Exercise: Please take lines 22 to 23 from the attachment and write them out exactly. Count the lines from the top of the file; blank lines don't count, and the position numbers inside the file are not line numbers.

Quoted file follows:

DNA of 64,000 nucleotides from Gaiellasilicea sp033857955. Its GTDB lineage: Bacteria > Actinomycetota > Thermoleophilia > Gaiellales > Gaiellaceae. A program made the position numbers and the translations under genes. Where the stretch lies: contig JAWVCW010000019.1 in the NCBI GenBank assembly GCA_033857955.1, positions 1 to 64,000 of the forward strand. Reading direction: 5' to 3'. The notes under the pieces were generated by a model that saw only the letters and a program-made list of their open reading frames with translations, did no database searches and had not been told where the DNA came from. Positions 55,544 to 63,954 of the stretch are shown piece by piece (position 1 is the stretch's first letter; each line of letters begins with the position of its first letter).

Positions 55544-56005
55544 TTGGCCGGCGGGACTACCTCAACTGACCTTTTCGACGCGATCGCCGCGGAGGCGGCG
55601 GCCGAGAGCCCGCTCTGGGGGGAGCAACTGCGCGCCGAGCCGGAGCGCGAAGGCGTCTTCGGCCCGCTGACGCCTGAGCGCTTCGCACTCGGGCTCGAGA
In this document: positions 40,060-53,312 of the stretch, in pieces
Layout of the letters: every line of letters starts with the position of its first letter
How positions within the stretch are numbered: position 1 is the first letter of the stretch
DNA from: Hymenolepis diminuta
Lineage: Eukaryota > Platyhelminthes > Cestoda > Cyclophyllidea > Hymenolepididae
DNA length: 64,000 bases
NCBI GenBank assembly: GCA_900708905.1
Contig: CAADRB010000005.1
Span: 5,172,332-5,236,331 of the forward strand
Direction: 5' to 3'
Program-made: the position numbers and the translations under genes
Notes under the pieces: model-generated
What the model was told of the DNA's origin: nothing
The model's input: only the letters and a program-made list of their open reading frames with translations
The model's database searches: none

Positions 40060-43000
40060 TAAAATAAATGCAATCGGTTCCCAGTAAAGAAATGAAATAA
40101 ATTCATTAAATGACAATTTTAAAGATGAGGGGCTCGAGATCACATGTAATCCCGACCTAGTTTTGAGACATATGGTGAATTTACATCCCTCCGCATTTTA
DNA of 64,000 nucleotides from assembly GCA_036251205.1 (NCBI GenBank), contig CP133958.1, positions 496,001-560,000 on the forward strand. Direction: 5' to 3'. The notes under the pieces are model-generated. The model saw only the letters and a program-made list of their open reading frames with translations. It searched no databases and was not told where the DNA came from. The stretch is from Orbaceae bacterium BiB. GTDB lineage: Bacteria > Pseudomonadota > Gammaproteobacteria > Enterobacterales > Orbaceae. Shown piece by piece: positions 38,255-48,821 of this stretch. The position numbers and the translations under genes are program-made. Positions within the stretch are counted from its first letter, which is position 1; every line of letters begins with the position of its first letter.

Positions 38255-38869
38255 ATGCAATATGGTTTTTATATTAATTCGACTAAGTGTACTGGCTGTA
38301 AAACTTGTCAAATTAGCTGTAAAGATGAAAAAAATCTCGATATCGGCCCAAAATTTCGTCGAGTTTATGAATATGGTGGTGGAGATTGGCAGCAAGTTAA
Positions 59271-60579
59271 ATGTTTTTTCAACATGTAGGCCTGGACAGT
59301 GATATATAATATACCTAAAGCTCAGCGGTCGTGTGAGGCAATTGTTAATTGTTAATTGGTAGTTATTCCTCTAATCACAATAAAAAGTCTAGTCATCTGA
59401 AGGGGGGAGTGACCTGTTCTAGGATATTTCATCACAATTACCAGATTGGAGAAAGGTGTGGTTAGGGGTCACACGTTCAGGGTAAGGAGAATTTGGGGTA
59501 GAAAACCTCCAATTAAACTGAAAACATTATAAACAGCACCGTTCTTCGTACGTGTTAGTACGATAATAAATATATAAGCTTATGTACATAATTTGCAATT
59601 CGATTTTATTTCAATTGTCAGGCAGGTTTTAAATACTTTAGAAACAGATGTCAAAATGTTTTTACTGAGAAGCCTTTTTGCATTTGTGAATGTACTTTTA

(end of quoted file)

40101 ATTCATTAAATGACAATTTTAAAGATGAGGGGCTCGAGATCACATGTAATCCCGACCTAGTTTTGAGACATATGGTGAATTTACATCCCTCCGCATTTTA
DNA of 64,000 nucleotides from assembly GCA_036251205.1 (NCBI GenBank), contig CP133958.1, positions 496,001-560,000 on the forward strand. Direction: 5' to 3'. The notes under the pieces are model-generated. The model saw only the letters and a program-made list of their open reading frames with translations. It searched no databases and was not told where the DNA came from. The stretch is from Orbaceae bacterium BiB. GTDB lineage: Bacteria > Pseudomonadota > Gammaproteobacteria > Enterobacterales > Orbaceae. Shown piece by piece: positions 38,255-48,821 of this stretch. The position numbers and the translations under genes are program-made. Positions within the stretch are counted from its first letter, which is position 1; every line of letters begins with the position of its first letter.